In relationships often times we don’t like to rock the boat if things are going somewhat well. We’d rather stomach subtle tension as opposed to addressing underlying issues. I always hear people saying, “I hate confrontation.” What I’ve found is, it’s not the confrontation in and/of itself that scares people. It’s the unpredictable outcome and the threat of disturbing their status quo, that terrifies them. Effective confrontation requires vulnerability. And I’ve said this a million times, conflict done well breeds deeper intimacy in any relationship. That’s not to say you won’t experience discomfort or hurt feelings, it just means you’re open to experiencing this as a means to arriving at higher ground.
Vulnerability Is Gangsta
Listen, y’all know I’m a vulnerability junkie now. For every uncomfortable or nerve wrecking moment, there are dozens more that are SIMPLY amazing. Here’s the secret…vulnerability begets vulnerability. Our ability to be vulnerable frees others to do the same. I’ve seen this many times over. Test it. I’m going to leave you with a few tips. Here are 3 things you can start doing today to enjoy more enriching interactions in dating and relationships:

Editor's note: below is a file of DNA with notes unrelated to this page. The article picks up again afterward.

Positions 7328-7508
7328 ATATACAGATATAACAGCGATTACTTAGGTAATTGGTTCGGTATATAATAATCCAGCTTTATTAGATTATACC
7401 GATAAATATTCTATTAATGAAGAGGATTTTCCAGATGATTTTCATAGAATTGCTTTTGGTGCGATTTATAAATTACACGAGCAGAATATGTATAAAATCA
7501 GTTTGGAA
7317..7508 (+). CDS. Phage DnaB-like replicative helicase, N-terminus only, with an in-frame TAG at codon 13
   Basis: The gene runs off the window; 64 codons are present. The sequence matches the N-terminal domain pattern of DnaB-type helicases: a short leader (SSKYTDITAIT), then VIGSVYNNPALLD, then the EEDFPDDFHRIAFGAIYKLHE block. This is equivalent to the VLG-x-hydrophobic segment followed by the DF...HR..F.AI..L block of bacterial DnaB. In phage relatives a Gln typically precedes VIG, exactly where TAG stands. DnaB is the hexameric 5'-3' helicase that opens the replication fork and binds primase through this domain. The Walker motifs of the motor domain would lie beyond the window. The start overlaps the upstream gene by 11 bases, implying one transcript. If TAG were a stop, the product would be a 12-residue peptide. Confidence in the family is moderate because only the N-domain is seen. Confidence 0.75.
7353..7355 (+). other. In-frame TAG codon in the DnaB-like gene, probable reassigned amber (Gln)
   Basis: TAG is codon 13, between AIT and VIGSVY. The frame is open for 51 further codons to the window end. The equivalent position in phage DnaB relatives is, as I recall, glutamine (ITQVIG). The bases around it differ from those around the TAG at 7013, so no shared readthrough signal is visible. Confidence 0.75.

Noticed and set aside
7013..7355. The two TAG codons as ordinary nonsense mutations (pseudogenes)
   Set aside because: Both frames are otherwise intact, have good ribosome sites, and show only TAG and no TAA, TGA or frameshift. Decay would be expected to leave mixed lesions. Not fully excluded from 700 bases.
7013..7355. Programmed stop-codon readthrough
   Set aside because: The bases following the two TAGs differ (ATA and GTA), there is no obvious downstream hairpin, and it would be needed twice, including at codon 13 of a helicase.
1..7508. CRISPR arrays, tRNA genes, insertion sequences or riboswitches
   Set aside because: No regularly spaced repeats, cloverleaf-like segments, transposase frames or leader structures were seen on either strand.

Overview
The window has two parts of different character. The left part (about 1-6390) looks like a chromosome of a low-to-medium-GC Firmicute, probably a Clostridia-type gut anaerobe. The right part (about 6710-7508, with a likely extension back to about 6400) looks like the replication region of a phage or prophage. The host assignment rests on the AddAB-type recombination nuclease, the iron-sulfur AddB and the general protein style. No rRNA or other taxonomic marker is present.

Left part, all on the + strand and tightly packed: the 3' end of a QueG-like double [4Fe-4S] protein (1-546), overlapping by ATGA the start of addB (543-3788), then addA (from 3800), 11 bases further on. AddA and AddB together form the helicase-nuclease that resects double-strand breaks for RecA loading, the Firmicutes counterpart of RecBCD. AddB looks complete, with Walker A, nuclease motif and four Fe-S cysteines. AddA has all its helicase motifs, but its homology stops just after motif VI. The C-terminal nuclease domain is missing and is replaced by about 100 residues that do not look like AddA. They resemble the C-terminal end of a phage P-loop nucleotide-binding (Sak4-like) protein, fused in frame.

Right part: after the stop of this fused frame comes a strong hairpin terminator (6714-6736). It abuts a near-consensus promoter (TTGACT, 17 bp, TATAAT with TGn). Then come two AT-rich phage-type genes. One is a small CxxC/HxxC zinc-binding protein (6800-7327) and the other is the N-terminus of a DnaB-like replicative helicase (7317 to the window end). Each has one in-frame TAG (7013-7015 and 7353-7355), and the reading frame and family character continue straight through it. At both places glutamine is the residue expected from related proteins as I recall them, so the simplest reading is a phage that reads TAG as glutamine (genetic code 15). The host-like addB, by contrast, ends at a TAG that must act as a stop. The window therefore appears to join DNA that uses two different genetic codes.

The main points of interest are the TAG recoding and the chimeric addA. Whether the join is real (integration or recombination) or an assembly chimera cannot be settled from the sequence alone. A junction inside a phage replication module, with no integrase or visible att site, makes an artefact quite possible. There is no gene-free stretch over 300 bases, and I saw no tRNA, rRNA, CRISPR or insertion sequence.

- Kill Your Ego – Your ego will prevent you from having the relationship you dream of. Be vulnerable. Be transparent. Be open. Be free.
- Call The Other Person to the Carpet – Tell the person you’re getting to know or in a relationship with what is working for you versus what’s not. Don’t simply go along with things for sake of going along. Have a discussion about things that make you feel uncomfortable or things they could do more of to make you feel loved.
- Live in here and now – If you like the person, don’t withhold that. TELL them. If you’re falling in love with them, it doesn’t make you weak to say it first. TELL them. If you’re feeling played, don’t withdraw. TELL them. If you’ve been stalking them on Instagram for the last hour. TELL them. Y’all can joke about it together. If you want to see them exclusively and want to make sure they’re on the same page. TELL them. You get it. Be real and have fun!